1. Oxidative Stress Biomarkers in Some Rat Brain Structures and Peripheral Organs Underwent Cocaine

    OpenAIRE

    Pomierny-Chamioło, Lucyna; Moniczewski, Andrzej; Wydra, Karolina; Suder, Agata; Filip, Małgorzata

    2012-01-01

    Oxidative stress (OS) generates or intensifies cocaine-evoked toxicity in the brain and peripheral organs. The aim of this study was to examine superoxide dismutase (SOD) activity and lipid peroxidation [measured by malondialdehyde (MDA) levels] in rats during maintenance of cocaine self-administration and after withdrawal by a yoked-triad procedure. Our results indicate that repeated cocaine self-administration provoked an elevation of SOD activity in the hippocampus, frontal cortex, dorsal ...

  2. Nitric oxide synthase and neuronal NADPH diaphorase are identical in brain and peripheral tissues.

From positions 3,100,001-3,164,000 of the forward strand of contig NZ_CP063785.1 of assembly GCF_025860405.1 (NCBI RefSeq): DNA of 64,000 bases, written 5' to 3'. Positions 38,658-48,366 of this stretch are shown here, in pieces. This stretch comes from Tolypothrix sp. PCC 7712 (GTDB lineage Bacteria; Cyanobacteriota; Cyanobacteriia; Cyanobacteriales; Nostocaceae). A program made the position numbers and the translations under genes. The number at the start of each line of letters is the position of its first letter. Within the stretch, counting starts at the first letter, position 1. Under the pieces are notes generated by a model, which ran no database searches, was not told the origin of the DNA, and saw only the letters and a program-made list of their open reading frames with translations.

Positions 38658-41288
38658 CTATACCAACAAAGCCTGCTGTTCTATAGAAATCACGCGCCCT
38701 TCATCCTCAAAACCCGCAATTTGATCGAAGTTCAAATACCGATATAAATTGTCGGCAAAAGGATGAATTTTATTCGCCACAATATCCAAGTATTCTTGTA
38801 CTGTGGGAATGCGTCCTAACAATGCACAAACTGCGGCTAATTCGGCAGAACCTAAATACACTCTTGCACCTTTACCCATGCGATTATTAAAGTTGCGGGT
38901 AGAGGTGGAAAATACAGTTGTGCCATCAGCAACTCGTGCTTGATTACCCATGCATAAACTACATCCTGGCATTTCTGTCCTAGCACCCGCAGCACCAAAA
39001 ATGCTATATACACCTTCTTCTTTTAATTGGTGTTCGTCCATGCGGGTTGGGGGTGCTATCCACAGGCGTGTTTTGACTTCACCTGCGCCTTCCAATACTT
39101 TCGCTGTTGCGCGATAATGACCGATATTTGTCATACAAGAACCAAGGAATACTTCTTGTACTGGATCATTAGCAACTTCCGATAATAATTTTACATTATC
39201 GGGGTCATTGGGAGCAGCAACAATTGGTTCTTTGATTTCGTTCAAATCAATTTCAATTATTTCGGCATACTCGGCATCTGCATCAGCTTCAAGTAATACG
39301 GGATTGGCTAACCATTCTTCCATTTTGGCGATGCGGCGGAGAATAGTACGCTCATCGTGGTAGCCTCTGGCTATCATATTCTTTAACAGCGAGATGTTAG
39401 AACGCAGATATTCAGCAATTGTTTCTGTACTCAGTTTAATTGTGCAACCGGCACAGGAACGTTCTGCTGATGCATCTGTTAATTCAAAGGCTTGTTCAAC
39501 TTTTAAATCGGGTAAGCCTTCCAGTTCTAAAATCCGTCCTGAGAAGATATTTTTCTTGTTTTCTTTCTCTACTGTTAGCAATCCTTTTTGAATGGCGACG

OpenAIRE

    Dawson, T. M.; Bredt, D S; M Fotuhi; Hwang, P M; Snyder, S. H.

    1991-01-01

    NADPH diaphorase staining neurons, uniquely resistant to toxic insults and neurodegenerative disorders, have been colocalized with neurons in the brain and peripheral tissue containing nitric oxide synthase (EC 1.14.23.-), which generates nitric oxide (NO), a recently identified neuronal messenger molecule. In the corpus striatum and cerebral cortex, NO synthase immunoreactivity and NADPH diaphorase staining are colocalized in medium to large aspiny neurons. These same neurons colocalize with...

  3. Human capital in European peripheral regions: brain - drain and brain - gain: project design [poster

    OpenAIRE

    2004-01-01